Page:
Raw audio data is typically very highdimensional (e.g. 16,000 samples per second for 16kHz audio), and contains complex, hierarchical structures spanning many thousands of time steps, such as words in speech or melodies in music. Modelling such longterm dependencies with standard causal convolution layers would require a very deep network to ensure a sufficiently broad receptive field. WaveNet avoids this constraint by using dilated causal convolutions, which allow the receptive field to grow exponentially with depth.
WaveNet uses gated activation functions, together with a simple mechanism introduced in
oord2016pixel to condition on extra information such as class labels or linguistic features:(1) 
where denotes a convolution operator, and denotes an elementwise multiplication operator.
is a logistic sigmoid function.
represents extra conditioning data. is the layer index. and denote filter and gate, respectively. and are learnable weights. In cases where encodes spatial or sequential information (such as a sequence of linguistic features), the matrix products ( and ) are replaced by convolutions ( and ).2.1 Higher Fidelity WaveNet
For this work we made two improvements to the basic WaveNet model to enhance its audio quality for production use. Unlike previous versions of WaveNet wavenet2016 , where 8bit (law or PCM) audio was modelled with a 256way categorical distribution, we increased the fidelity by modelling 16bit audio. Since training a 65,536way categorical distribution would be prohibitively costly, we instead modelled the samples with the discretized mixture of logistics distribution introduced in salimans2017pixelcnn . We further improved fidelity by increasing the audio sampling rate from 16kHz to 24kHz. This required a WaveNet with a wider receptive field, which we achieved by increasing the dilated convolution filter size from 2 to 3. An alternative strategy would be to increase the number of layers or add more dilation stages.
3 Parallel WaveNet
While the convolutional structure of WaveNet allows for rapid parallel training, sample generation remains inherently sequential and therefore slow, as it is for all autoregressive models which use ancestral sampling. We therefore seek an alternative architecture that will allow for rapid, parallel generation.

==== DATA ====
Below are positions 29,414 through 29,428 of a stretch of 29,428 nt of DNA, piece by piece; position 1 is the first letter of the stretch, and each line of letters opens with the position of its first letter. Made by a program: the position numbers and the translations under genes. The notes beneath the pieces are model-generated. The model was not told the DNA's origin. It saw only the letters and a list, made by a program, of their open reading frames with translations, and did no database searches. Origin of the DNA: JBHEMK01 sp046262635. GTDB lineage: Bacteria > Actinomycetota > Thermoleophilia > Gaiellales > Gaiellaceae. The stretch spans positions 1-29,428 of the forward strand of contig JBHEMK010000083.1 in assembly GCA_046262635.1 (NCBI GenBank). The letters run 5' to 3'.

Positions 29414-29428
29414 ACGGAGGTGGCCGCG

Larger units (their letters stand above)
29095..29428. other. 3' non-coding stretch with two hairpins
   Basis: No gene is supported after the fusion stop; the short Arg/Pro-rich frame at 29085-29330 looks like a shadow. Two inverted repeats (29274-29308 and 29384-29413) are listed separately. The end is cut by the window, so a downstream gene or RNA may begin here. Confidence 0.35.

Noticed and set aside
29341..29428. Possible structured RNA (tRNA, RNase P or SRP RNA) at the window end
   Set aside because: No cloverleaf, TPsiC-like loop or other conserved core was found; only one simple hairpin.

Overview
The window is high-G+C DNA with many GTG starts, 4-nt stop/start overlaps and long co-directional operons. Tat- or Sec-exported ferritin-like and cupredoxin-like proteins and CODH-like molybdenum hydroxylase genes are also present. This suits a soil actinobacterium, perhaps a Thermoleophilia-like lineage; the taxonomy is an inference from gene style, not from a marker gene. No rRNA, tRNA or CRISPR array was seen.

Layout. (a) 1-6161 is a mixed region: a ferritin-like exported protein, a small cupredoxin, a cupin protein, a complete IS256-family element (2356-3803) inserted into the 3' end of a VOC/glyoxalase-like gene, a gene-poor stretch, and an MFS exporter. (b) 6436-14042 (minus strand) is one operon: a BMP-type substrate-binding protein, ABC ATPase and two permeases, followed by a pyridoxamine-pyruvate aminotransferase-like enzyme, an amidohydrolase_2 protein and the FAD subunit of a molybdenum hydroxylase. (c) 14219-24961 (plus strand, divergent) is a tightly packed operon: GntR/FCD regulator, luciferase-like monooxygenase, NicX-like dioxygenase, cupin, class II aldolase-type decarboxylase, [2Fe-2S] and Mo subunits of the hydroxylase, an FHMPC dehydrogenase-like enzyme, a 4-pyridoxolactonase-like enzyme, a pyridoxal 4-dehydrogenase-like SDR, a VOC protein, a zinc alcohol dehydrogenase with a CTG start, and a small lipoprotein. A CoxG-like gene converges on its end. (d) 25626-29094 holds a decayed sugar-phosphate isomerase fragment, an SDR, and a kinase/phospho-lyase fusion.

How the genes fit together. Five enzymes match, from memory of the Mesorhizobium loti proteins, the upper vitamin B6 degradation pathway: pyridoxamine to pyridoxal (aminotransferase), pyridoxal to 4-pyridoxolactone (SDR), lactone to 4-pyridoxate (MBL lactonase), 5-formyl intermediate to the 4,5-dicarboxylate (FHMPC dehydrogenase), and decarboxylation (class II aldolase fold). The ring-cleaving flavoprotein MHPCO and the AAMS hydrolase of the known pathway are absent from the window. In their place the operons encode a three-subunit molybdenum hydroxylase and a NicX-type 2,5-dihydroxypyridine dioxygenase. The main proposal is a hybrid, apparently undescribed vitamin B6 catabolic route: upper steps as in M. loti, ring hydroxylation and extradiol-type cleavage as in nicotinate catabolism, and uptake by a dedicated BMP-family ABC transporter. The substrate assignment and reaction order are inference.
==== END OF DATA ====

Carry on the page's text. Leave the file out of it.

Inverseautoregressive flows (IAFs) kingma2016improving are stochastic generative models whose latent variables are arranged so that all elements of a high dimensional observable sample can be generated in parallel. IAFs are a special type of normalising flow dinh2014nice ; rezende2015variational ; dinh2016density which model a multivariate distribution
as an explicit invertible nonlinear transformation
of a simple tractable distribution(such as an isotropic Gaussian distribution). The resulting random variable
has a log probability:where is the determinant of the Jacobian of . The transformation is typically chosen so that it is invertible and its Jacobian determinant is easy to compute. In the case of an IAF, is modelled by so that . The transformation has a triangular Jacobian matrix which makes the determinant simply the product of the diagonal entries:
Initially, a random sample is drawn from . The following transformation is applied to :
(2) 
The network outputs a sample , as well as and . Therefore, follows a logistic distribution parameterised by and .
While and can be any autoregressive model, we use the same convolutional autoregressive network structure as the original WaveNet wavenet2016 . If an IAF and an autoregressive model share the same output distribution class (e.g., mixture of logistics or categorical) then mathematically they should be able to model the same multivariate distributions. However, in practice there are some differences (see Appendix section A.2). To output the correct distribution for timestep , the inverse autoregressive flow can implicitly infer what it would have output at previous timesteps based on the noise inputs , which allows it to output all in parallel given .